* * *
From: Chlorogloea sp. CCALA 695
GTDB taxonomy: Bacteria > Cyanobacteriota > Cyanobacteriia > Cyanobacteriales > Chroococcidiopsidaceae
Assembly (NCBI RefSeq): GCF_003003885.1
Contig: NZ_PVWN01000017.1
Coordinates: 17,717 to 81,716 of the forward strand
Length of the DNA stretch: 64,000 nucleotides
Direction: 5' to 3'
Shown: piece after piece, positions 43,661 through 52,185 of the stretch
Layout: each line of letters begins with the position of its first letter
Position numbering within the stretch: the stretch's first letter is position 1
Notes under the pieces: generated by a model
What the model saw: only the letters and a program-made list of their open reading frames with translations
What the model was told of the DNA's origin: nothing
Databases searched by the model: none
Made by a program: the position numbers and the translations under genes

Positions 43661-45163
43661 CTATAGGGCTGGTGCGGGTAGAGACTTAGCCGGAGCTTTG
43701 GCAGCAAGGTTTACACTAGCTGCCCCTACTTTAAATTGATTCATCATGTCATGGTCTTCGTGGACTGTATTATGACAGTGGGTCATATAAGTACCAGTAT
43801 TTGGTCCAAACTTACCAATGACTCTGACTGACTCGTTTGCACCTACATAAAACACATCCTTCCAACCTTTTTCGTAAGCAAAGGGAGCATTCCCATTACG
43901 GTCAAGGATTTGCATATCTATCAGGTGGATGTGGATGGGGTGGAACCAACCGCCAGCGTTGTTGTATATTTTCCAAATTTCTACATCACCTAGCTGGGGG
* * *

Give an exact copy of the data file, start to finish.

From: Chlorogloea sp. CCALA 695
GTDB taxonomy: Bacteria > Cyanobacteriota > Cyanobacteriia > Cyanobacteriales > Chroococcidiopsidaceae
Assembly (NCBI RefSeq): GCF_003003885.1
Contig: NZ_PVWN01000017.1
Coordinates: 17,717 to 81,716 of the forward strand
Length of the DNA stretch: 64,000 nucleotides
Direction: 5' to 3'
Shown: piece after piece, positions 43,661 through 52,185 of the stretch
Layout: each line of letters begins with the position of its first letter
Position numbering within the stretch: the stretch's first letter is position 1
Notes under the pieces: generated by a model
What the model saw: only the letters and a program-made list of their open reading frames with translations
What the model was told of the DNA's origin: nothing
Databases searched by the model: none
Made by a program: the position numbers and the translations under genes

Positions 43661-45163
43661 CTATAGGGCTGGTGCGGGTAGAGACTTAGCCGGAGCTTTG
43701 GCAGCAAGGTTTACACTAGCTGCCCCTACTTTAAATTGATTCATCATGTCATGGTCTTCGTGGACTGTATTATGACAGTGGGTCATATAAGTACCAGTAT
43801 TTGGTCCAAACTTACCAATGACTCTGACTGACTCGTTTGCACCTACATAAAACACATCCTTCCAACCTTTTTCGTAAGCAAAGGGAGCATTCCCATTACG
43901 GTCAAGGATTTGCATATCTATCAGGTGGATGTGGATGGGGTGGAACCAACCGCCAGCGTTGTTGTATATTTTCCAAATTTCTACATCACCTAGCTGGGGG